According to Anthony Giddens (1979), human agency must include an acting subject that deals with action linearly. In this duality of structure, on the most basic level people make up society but are inherently constrained by it (Giddens, 1979). Social interaction is strongly linked this unavoidable embeddedness of the individual within a (social) system (Giddens, 1979). Giddens would argue that sociology had lacked a theory of action. Power and centrality in networks brings to light unintended consequences of social action of the “powerful,” not personal culpability, per se. Giddens (1979) wrote that a person wields power could have acted otherwise. In social networks, degree is a measure of possible opportunities due to his or her favored position. Even if an influential node has the highest Bonacich centrality or has been blessed with higher number of connections, there is still human agency (outside of coercion). Did that node take advantage of that position of prestige? “Human agency must never be ignored otherwise agency will rear its defiant head like a Kraken” (Battle-Fisher, 2015).

We live life, later to splice episodes of that life that are later deemed relevant to a “history.” Each history is a snapshot from our lives mapped in sociograms, those funky social network visual maps that structurally show connections among “nodes” (us). That map show ties but it does not offer the conscious lives of nodes. The map talks to us mathematically. The history of a node is not purely textbook history. A node is not alone, not without alters (the others) that “alter” via socially negotiated emergence. History is co-created within networks.

Giddens was rebutting against dominant theories of his time. As a result, we must take care in social network theory and analysis to not ignore the social, human nature of the nodes we map. The pendulum in “social” theory had swung such that actors (and any sense of agency) were reduced to roles and functions in a system (as node in a social network graph). Giddens was fighting blindness to agency unapologetically. Social networks celebrate the structure in both application and ontology. Social networks also measures power and prestige mathematically. Mr. Giddens, we are not on opposing teams as long as systems thinking dig deeper into the narrative of the sociograms. Systems researchers have warned of a bias of resting on the message extracted from the visual structure of the sociograms over social cognates experiences by those nodes (Tottterdell et al., 2008). This lesson must also not be lost on card-carrying systems science Norma Raes. Validate the lives populating that visual structure by digging deeper into “us” after mapping “us.”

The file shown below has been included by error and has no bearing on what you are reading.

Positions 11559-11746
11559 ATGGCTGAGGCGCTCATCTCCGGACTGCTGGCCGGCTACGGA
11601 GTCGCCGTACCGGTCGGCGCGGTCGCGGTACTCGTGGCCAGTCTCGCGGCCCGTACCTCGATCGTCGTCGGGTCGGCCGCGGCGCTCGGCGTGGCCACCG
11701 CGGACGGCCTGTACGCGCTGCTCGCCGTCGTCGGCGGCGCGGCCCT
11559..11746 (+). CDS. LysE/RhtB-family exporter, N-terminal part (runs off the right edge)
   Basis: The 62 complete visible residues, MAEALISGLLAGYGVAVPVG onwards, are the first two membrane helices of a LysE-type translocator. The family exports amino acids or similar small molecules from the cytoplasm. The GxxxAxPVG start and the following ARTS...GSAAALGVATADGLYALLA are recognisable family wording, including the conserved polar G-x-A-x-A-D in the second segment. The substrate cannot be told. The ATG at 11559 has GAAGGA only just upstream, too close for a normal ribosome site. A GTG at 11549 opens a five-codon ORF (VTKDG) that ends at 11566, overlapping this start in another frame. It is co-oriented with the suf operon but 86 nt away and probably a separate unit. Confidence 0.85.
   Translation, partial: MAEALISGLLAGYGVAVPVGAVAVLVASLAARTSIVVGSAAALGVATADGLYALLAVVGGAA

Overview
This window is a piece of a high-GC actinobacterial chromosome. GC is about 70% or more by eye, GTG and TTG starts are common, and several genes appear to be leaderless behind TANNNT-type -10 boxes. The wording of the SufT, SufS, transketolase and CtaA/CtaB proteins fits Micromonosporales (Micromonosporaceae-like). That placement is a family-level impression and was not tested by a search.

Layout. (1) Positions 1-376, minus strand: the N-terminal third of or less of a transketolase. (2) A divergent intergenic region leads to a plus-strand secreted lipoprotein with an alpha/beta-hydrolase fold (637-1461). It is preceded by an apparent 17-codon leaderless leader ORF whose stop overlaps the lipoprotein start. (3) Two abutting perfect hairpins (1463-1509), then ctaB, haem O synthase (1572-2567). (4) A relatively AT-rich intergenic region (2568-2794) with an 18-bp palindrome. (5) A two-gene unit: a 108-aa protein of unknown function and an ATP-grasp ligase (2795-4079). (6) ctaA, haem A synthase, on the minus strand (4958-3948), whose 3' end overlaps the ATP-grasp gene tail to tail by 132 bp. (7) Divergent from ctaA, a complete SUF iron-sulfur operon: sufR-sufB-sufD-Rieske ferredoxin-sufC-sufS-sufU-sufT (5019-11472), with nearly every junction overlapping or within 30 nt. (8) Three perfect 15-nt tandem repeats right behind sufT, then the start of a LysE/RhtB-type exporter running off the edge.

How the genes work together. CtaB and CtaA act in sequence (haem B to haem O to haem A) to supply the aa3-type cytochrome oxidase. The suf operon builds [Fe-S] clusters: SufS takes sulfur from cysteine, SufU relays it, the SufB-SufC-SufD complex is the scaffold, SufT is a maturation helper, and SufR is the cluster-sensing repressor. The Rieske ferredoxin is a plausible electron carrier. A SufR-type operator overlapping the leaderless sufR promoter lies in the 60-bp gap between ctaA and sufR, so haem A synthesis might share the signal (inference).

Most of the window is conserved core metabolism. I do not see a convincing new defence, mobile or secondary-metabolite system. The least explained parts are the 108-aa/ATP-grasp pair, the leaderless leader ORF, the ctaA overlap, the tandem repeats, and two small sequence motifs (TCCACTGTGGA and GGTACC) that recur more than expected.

References

Battle-Fisher, M. (2015). Applications of Systems Thinking to Health Policy and Public Health Ethics- Public Health and Private Illness”. New York: Springer.

Giddens, A. (1979). Central problems in social theory: Action, structure, and contradiction in social analysis. Los Angeles, CA: University of California Press.

Totterdell, P., Holman, D., Hukin, A. (2008). Social networkers: measuring and examining individual differences in propensity to connect with others. Social Networks. 30: 283-96.

A version of this article was originally published on the Orgcomplexity Blog.

Interested in the idea of ethereal networks? Check out my Hippo Reads post, “The Beauty of Ethereal Social Networks.”

Featured image courtesy of Pixabay.

About The Author

Michele Battle-Fisher

Michele Battle-Fisher is a self-defined futurist (but not a transhumanist in its purest form). She is a published systems theorist and bioethicist. She is the co-producer of the News2Share upcoming documentary, Transhuman: A Documentary. The views in this article are those of the author and do not represent the views of News2Share or its affiliates.